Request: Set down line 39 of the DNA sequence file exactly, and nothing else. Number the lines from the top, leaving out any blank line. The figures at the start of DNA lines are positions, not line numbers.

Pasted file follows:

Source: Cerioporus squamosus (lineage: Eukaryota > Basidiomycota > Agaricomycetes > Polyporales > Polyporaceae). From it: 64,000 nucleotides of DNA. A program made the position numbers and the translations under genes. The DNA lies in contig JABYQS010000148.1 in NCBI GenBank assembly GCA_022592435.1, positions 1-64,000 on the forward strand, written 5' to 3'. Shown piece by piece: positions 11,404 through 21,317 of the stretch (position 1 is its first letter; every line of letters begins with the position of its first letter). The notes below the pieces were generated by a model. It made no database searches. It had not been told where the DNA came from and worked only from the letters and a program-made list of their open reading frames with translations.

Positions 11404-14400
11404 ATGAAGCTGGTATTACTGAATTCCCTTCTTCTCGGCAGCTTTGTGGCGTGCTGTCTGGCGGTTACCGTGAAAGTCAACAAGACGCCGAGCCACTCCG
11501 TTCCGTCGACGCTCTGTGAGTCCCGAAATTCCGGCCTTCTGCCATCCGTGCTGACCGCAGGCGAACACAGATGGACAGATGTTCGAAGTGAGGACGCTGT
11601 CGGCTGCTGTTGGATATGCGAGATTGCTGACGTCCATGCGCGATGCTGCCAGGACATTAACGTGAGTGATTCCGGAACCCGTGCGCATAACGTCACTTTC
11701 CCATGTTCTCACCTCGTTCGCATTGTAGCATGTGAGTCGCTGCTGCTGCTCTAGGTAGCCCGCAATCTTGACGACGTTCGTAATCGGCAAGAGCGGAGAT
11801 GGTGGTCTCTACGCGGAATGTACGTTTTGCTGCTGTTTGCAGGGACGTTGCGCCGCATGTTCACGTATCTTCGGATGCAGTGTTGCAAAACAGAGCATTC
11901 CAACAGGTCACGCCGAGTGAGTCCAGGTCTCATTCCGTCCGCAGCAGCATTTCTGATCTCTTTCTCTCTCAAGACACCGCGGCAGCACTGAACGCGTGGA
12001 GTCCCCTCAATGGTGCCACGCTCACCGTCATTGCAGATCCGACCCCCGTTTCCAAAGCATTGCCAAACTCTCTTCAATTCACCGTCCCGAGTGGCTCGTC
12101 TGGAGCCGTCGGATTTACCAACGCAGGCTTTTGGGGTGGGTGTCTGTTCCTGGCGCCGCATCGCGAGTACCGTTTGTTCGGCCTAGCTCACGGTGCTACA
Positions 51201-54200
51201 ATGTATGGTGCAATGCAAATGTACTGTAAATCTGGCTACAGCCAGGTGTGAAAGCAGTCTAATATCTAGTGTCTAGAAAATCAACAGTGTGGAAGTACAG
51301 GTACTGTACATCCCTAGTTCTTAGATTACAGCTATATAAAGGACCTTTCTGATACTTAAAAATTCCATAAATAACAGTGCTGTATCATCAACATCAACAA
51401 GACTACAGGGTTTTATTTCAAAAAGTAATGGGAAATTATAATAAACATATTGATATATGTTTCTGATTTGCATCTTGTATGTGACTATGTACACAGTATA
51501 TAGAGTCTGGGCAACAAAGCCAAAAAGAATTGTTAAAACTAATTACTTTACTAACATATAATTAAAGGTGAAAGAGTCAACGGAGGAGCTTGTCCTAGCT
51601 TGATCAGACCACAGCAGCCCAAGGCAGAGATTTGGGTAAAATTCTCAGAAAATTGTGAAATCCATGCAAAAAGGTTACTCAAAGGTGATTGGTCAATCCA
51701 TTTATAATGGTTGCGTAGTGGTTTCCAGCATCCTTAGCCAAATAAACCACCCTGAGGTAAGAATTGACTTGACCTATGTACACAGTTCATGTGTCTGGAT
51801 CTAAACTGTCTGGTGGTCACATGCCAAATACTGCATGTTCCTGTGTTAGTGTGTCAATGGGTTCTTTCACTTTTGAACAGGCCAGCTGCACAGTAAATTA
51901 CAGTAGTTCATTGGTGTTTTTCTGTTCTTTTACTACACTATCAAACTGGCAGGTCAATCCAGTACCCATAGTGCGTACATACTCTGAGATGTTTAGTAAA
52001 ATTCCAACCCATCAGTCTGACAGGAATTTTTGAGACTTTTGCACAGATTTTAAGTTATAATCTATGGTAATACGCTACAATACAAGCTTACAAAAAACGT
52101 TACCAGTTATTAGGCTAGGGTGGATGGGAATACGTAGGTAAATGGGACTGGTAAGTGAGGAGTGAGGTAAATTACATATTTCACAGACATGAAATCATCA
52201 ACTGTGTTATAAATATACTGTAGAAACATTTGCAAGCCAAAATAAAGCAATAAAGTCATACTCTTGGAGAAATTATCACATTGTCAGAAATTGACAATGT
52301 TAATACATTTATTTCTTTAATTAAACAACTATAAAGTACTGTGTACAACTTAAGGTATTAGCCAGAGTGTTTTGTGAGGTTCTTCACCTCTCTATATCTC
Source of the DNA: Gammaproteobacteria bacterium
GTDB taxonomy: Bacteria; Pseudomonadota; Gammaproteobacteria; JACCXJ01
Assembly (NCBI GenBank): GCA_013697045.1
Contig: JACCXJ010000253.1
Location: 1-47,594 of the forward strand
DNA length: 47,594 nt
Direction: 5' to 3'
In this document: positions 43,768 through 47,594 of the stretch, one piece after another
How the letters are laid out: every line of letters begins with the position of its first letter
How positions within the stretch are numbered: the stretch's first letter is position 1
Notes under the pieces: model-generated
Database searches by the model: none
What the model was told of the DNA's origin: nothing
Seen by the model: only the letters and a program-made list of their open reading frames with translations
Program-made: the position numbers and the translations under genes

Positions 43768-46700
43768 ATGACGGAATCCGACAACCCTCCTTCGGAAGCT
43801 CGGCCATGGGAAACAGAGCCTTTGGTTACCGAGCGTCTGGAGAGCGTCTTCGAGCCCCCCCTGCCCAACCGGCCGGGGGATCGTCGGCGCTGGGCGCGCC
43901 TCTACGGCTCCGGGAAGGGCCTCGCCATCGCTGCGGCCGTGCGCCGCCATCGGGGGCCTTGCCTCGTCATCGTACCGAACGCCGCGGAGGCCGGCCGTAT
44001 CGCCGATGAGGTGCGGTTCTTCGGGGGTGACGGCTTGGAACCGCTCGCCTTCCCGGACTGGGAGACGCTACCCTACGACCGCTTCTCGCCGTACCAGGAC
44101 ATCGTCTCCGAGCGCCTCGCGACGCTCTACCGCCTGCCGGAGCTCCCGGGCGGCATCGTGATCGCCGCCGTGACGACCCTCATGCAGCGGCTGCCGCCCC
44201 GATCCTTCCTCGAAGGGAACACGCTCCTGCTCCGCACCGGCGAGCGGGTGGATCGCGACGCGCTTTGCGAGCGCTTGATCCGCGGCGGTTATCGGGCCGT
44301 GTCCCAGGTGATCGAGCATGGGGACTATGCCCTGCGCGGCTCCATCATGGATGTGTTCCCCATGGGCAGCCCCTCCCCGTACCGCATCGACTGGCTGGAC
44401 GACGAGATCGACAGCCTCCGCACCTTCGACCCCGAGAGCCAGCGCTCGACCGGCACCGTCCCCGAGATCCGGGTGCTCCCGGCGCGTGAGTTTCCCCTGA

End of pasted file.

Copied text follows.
Positions 43768-46700